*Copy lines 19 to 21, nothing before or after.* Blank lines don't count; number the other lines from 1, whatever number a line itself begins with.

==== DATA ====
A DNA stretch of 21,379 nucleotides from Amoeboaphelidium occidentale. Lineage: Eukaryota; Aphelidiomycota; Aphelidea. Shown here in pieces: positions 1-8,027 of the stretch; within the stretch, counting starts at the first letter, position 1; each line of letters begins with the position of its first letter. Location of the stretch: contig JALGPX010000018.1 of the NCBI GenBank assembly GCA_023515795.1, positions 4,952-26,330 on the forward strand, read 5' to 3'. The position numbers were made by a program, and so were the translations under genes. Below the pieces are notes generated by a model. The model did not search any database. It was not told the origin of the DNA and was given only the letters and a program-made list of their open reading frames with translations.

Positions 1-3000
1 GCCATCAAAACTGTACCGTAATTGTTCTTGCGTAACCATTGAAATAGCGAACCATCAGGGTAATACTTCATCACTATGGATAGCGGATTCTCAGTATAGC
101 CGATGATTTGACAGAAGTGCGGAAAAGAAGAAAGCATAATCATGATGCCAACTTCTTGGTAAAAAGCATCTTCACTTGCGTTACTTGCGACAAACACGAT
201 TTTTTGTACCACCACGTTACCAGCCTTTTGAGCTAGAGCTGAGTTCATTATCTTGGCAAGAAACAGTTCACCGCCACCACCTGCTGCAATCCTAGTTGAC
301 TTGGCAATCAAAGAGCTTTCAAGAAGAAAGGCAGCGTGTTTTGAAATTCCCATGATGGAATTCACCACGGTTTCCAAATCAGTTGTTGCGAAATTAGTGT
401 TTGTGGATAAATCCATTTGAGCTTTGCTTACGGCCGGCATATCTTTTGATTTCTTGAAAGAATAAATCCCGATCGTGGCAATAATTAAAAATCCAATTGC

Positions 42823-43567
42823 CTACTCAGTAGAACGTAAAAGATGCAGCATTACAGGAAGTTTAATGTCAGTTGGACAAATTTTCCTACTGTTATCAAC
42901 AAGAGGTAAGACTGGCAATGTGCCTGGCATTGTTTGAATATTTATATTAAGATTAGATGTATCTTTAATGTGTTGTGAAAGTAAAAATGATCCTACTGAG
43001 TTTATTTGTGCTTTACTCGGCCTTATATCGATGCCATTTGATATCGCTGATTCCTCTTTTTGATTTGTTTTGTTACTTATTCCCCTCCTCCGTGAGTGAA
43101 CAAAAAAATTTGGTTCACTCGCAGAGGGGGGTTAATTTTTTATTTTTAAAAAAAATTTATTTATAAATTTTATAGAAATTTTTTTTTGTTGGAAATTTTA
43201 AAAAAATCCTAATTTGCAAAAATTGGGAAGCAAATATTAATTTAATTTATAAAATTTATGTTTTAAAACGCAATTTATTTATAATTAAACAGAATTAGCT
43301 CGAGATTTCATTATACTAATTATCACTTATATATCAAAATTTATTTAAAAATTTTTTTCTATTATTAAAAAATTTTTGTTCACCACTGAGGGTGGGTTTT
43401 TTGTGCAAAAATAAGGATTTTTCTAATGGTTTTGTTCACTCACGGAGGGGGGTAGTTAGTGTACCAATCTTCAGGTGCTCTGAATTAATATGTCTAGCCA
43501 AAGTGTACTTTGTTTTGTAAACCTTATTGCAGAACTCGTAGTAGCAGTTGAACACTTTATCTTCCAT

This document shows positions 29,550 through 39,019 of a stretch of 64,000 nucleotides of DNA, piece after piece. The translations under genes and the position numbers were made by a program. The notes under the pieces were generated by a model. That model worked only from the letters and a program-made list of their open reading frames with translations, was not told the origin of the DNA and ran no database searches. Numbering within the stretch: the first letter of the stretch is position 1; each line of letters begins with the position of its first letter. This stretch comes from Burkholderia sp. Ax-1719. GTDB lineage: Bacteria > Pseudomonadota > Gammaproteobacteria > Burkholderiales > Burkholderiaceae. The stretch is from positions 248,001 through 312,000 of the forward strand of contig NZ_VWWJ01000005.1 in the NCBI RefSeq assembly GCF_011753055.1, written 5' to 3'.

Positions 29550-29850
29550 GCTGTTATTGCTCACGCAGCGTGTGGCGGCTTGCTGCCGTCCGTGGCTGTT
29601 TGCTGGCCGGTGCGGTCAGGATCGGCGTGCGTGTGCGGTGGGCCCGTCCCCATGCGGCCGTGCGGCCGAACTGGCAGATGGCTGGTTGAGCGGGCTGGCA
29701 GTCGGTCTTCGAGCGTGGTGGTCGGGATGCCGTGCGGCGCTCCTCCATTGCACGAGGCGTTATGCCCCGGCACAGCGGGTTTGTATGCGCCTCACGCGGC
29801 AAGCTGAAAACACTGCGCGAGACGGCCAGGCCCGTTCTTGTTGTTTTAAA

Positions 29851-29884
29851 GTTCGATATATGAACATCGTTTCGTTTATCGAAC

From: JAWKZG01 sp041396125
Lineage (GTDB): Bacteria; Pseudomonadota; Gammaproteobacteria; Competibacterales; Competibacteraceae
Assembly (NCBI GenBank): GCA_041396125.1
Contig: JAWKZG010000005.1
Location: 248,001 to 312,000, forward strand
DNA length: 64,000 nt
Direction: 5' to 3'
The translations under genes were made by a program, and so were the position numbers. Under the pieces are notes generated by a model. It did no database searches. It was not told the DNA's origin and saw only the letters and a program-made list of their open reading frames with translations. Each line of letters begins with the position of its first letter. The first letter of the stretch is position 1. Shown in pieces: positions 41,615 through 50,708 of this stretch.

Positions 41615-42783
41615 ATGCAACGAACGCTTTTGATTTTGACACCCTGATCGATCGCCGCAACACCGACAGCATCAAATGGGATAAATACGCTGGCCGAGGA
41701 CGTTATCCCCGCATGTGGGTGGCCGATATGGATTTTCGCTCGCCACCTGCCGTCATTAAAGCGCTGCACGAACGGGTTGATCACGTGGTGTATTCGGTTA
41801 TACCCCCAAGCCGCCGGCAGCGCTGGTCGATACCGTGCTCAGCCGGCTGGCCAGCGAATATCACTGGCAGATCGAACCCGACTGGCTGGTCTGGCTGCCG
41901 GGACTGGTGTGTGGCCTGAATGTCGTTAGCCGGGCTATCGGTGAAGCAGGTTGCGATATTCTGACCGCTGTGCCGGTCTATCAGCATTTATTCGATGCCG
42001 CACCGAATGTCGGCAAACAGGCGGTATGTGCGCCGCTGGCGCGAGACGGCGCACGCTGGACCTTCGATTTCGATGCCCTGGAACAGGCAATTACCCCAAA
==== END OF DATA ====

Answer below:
29550 GCTGTTATTGCTCACGCAGCGTGTGGCGGCTTGCTGCCGTCCGTGGCTGTT
29601 TGCTGGCCGGTGCGGTCAGGATCGGCGTGCGTGTGCGGTGGGCCCGTCCCCATGCGGCCGTGCGGCCGAACTGGCAGATGGCTGGTTGAGCGGGCTGGCA
29701 GTCGGTCTTCGAGCGTGGTGGTCGGGATGCCGTGCGGCGCTCCTCCATTGCACGAGGCGTTATGCCCCGGCACAGCGGGTTTGTATGCGCCTCACGCGGC